disfluency


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dis·flu·en·cy

(dis-flū'en-sē),
Inability to produce a smooth flow of speech sounds in connected discourse; the flow of speech is characterized by frequent interruptions and repetitions. See: stuttering.
[dis- + fluency]

disfluency

Speech that exhibits deviations in continuity, fluidity, ease of rate and effort, with hesitations or repetition of sounds, words, or phrases; lack of skillfulness in speech. Disfluency is normal in pre-school language development. In later years, it can be due to congenital conditions such as Down’s syndrome, or acquired—either early, as in stuttering, or late, as may occur in Parkinson’s disease.

dys·flu·en·cy

, disfluency (dis-flū'ĕn-sē)
Speech interrupted in its forward flow by hesitations, repetitions, or prolongations of sounds; common manifestation of a stuttering disorder, which is also present in normal speech, particularly during speech development in young children.
See: stuttering
Synonym(s): nonfluency.

Disfluency

An interruption in speech flow.
Mentioned in: Stuttering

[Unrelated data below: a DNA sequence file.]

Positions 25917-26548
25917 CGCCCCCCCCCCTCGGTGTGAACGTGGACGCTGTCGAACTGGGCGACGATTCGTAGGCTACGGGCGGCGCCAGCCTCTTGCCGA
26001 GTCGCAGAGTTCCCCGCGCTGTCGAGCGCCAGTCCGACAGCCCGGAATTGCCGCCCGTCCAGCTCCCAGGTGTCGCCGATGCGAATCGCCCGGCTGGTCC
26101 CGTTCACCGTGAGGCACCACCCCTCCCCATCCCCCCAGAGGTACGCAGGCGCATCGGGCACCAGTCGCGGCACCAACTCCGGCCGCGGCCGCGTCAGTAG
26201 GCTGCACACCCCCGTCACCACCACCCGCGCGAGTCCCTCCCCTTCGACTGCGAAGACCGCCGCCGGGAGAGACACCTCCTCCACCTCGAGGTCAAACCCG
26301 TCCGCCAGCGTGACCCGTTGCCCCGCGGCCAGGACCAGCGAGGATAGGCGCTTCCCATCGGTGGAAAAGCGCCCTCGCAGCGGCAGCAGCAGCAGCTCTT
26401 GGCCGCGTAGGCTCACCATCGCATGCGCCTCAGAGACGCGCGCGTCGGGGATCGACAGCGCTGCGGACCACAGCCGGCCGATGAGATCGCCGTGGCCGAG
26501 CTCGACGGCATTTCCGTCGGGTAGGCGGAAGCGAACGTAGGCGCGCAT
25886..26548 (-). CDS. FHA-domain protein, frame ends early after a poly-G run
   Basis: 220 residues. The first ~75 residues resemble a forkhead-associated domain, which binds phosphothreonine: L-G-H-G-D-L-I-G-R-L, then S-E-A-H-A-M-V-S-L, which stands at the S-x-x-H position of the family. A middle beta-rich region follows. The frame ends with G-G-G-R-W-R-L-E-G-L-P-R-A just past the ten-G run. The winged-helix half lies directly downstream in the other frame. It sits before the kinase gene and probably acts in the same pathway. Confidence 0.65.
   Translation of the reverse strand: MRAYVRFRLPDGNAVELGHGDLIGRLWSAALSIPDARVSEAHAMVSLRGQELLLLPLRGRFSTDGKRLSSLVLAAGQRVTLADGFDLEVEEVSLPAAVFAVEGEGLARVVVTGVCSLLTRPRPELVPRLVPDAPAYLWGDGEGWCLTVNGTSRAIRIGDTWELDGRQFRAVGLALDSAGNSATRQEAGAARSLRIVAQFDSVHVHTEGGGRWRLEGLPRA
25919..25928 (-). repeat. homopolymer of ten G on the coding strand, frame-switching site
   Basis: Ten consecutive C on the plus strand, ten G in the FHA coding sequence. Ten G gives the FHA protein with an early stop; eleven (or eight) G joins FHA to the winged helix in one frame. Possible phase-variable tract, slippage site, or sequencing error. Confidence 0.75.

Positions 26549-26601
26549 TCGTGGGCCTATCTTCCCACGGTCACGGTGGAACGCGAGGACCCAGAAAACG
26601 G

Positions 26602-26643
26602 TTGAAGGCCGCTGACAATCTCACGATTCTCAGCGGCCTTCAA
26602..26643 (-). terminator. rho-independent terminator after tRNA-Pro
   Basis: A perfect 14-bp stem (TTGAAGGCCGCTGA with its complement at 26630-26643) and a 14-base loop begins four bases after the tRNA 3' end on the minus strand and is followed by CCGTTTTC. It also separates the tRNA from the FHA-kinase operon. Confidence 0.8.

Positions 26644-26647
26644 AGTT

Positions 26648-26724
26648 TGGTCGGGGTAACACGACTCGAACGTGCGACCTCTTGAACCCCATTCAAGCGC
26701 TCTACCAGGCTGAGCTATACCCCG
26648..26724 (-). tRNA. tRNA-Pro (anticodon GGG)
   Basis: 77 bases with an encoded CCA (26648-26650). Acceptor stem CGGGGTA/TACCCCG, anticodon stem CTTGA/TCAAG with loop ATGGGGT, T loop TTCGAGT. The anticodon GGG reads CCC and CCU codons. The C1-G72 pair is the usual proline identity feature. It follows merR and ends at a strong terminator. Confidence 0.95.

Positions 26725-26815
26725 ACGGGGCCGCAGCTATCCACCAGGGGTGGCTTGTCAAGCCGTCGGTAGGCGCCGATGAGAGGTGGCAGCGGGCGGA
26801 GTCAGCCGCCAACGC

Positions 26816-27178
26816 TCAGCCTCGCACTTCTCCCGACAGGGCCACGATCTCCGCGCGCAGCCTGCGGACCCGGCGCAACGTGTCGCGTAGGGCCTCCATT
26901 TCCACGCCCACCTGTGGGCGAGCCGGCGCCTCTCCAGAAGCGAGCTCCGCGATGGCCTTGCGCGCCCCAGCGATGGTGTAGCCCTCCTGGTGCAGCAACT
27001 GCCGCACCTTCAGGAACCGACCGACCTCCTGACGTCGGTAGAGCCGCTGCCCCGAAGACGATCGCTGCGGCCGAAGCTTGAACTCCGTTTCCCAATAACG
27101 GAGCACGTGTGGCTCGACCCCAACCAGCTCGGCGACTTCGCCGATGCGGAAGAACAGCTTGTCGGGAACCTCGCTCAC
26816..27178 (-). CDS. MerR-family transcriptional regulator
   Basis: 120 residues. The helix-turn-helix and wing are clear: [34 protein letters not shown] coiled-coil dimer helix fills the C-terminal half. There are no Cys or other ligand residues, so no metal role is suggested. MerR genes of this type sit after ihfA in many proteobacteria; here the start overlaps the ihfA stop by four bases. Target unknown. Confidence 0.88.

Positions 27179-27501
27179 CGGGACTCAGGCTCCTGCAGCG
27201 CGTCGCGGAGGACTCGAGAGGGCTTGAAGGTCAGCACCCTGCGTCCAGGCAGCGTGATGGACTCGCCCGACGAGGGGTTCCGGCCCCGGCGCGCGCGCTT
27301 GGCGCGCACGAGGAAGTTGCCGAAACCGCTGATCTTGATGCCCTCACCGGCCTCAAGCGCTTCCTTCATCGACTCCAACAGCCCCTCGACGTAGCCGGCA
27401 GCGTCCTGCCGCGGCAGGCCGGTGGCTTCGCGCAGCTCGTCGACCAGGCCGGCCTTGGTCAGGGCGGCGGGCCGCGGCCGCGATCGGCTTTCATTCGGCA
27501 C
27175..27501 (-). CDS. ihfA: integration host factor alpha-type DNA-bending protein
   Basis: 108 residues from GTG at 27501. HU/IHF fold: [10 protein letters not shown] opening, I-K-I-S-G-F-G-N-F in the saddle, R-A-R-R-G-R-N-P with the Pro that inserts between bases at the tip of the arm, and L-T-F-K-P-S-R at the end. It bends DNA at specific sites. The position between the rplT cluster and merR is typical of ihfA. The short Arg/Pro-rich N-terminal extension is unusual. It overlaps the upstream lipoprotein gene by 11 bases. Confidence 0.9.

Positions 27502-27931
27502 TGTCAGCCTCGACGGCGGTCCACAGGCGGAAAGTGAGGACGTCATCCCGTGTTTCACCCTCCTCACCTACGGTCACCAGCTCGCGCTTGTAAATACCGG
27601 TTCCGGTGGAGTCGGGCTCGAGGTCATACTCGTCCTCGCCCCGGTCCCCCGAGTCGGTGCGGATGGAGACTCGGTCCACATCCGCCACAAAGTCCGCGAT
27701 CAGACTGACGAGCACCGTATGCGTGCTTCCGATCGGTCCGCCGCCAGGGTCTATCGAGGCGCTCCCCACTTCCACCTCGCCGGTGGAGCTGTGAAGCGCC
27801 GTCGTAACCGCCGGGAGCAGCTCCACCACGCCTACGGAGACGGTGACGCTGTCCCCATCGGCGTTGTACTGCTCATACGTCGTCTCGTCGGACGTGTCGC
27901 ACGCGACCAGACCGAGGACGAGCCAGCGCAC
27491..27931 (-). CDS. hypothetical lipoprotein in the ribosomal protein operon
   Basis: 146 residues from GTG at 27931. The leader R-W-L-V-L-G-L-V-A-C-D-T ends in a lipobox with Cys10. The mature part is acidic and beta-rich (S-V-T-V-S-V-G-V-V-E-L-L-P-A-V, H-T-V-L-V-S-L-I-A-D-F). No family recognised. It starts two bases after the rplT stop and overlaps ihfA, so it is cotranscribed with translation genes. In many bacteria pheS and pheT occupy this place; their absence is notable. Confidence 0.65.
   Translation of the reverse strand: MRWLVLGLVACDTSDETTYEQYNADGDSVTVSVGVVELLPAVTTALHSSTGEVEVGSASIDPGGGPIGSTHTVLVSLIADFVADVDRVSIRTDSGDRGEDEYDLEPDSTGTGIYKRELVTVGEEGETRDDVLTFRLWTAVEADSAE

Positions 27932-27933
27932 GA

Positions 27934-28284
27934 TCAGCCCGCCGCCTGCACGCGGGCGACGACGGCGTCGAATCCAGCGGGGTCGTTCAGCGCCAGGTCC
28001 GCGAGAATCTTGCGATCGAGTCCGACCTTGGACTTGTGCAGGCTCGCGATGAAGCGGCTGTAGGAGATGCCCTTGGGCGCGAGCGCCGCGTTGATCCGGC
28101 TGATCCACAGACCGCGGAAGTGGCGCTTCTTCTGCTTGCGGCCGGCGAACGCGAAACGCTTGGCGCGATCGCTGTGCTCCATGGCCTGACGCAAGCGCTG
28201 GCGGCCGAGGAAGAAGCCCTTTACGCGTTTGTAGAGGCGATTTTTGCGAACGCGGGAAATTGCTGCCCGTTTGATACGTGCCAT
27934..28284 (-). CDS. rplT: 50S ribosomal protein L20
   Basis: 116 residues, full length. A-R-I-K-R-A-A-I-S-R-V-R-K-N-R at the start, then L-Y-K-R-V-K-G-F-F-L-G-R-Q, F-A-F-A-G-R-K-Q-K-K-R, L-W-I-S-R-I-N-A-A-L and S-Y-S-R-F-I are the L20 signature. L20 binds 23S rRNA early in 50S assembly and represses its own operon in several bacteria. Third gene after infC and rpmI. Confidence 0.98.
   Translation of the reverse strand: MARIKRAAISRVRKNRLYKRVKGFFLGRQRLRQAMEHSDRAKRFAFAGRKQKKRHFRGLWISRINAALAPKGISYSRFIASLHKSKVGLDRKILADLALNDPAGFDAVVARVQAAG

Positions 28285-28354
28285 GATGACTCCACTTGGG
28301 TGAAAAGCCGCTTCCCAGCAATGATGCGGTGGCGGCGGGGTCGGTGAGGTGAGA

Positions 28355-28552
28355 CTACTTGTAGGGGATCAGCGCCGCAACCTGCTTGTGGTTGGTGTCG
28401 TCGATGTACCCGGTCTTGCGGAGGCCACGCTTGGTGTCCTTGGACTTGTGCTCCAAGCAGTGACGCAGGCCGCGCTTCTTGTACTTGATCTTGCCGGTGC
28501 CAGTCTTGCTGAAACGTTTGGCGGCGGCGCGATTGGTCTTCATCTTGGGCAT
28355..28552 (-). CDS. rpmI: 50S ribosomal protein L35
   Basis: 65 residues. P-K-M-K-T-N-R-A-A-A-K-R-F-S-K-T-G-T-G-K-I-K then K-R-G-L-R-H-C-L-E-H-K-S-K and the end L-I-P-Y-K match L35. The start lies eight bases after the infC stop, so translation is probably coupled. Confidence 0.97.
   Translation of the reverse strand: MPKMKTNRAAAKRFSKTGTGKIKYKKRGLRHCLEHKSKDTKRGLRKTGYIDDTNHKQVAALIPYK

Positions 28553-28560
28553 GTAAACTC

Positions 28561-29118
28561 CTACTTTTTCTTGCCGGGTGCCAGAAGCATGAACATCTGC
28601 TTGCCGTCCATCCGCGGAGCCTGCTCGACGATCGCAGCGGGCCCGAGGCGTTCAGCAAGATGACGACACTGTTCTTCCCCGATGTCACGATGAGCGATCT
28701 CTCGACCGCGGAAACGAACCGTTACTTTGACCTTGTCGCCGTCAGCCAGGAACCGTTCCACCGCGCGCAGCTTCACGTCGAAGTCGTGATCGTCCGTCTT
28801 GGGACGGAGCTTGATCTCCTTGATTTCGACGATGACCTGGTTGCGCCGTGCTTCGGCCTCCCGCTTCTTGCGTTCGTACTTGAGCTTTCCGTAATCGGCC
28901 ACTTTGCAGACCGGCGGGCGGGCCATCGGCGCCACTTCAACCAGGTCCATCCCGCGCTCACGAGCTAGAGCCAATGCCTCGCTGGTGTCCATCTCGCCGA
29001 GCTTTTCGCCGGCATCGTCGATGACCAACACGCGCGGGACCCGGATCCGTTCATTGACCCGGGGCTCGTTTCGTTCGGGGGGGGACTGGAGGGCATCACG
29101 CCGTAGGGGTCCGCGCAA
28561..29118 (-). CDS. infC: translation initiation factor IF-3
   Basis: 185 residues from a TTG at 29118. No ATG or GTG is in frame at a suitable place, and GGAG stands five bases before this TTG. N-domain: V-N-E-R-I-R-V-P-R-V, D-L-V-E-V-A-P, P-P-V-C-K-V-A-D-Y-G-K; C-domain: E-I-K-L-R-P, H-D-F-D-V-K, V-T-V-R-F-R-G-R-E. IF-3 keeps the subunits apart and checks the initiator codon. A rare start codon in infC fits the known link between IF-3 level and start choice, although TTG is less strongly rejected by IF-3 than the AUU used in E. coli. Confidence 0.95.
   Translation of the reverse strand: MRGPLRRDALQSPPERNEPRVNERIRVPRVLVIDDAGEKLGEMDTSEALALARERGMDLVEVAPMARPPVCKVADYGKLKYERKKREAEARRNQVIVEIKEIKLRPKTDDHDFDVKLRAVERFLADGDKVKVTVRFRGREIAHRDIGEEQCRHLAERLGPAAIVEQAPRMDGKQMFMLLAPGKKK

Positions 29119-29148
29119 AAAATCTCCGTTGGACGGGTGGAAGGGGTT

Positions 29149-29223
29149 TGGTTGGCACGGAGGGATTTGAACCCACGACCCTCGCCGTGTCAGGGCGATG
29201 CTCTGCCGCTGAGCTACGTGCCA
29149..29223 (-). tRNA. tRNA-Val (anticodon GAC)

References in periodicals archive ?
29) shows mean duration (ms) of disfluency pauses, pauses within words, and standard pauses respectively.
Of the pause types, there were 68 disfluency pauses, 29 instances of within-word pauses, and 492 "standard" pauses, i.
LOUIS, E; WINFIELD, L; FAHN, S & FORD, B 2001: Speech disfluency exacerbated by levodopa in Parkinson's disease.
Yet, many SLPs are reluctant to make referrals to social workers or counselors because of a belief that mental health professionals are generally uninformed about disfluency (Luterman, 1996).
The type and frequency of disfluency are different for every individual and can vary at various times of life.
Helpful approaches include talking to the child's classmates to lessen their fear and misunderstandings about stuttering, helping the teacher find ways for the student to be more comfortable participating in class, and sharing appropriate methods to interact with the child to show acceptance of the disfluency as one aspect of personal identity while promoting positive relationships with others (Gregory, 1997).
The self-perception of an individual who stutters is thought to be a critical influence in the perpetuation of a cycle that either maintains disfluency or promotes greater facility in speaking (Harrison, 1993).
Some people who stutter are so adept at the use of avoidance that they rarely, if ever, exhibit any disfluency (Wexler, 1996).
The disfluency itself may be predicated, at least in part, by the anticipation of it.
L&H Voice Xpress version 5 is the first speech recognition product to offer disfluency filter technology which eliminates the "ahh" and "umm" sounds that frequently cause errors among speech recognition users.